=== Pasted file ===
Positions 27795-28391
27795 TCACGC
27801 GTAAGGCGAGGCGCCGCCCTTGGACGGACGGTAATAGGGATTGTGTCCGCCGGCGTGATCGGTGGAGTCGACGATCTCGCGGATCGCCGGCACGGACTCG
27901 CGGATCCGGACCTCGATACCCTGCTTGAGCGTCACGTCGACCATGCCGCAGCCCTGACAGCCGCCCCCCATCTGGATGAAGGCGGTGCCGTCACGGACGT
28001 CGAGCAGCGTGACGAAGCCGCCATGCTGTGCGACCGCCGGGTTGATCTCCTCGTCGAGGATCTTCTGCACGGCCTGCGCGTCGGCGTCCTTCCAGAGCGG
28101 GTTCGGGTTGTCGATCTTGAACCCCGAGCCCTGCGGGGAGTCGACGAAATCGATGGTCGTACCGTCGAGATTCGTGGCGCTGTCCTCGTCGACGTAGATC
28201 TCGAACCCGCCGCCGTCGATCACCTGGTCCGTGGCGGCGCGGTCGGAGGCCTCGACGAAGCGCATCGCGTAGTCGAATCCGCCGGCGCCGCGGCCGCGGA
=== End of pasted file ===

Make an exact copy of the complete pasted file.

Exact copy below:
Positions 27795-28391
27795 TCACGC
27801 GTAAGGCGAGGCGCCGCCCTTGGACGGACGGTAATAGGGATTGTGTCCGCCGGCGTGATCGGTGGAGTCGACGATCTCGCGGATCGCCGGCACGGACTCG
27901 CGGATCCGGACCTCGATACCCTGCTTGAGCGTCACGTCGACCATGCCGCAGCCCTGACAGCCGCCCCCCATCTGGATGAAGGCGGTGCCGTCACGGACGT
28001 CGAGCAGCGTGACGAAGCCGCCATGCTGTGCGACCGCCGGGTTGATCTCCTCGTCGAGGATCTTCTGCACGGCCTGCGCGTCGGCGTCCTTCCAGAGCGG
28101 GTTCGGGTTGTCGATCTTGAACCCCGAGCCCTGCGGGGAGTCGACGAAATCGATGGTCGTACCGTCGAGATTCGTGGCGCTGTCCTCGTCGACGTAGATC
28201 TCGAACCCGCCGCCGTCGATCACCTGGTCCGTGGCGGCGCGGTCGGAGGCCTCGACGAAGCGCATCGCGTAGTCGAATCCGCCGGCGCCGCGGCCGCGGA